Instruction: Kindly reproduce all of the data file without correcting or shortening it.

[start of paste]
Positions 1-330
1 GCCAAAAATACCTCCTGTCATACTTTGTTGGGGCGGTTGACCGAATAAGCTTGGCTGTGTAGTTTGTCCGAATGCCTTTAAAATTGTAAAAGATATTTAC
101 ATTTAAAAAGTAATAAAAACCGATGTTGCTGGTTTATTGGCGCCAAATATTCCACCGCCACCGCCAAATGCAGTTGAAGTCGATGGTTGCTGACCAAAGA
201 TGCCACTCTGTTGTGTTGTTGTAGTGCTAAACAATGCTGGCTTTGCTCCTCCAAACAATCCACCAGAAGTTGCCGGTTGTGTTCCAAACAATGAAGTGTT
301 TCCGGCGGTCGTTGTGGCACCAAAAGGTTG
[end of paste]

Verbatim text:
Positions 1-330
1 GCCAAAAATACCTCCTGTCATACTTTGTTGGGGCGGTTGACCGAATAAGCTTGGCTGTGTAGTTTGTCCGAATGCCTTTAAAATTGTAAAAGATATTTAC
101 ATTTAAAAAGTAATAAAAACCGATGTTGCTGGTTTATTGGCGCCAAATATTCCACCGCCACCGCCAAATGCAGTTGAAGTCGATGGTTGCTGACCAAAGA
201 TGCCACTCTGTTGTGTTGTTGTAGTGCTAAACAATGCTGGCTTTGCTCCTCCAAACAATCCACCAGAAGTTGCCGGTTGTGTTCCAAACAATGAAGTGTT
301 TCCGGCGGTCGTTGTGGCACCAAAAGGTTG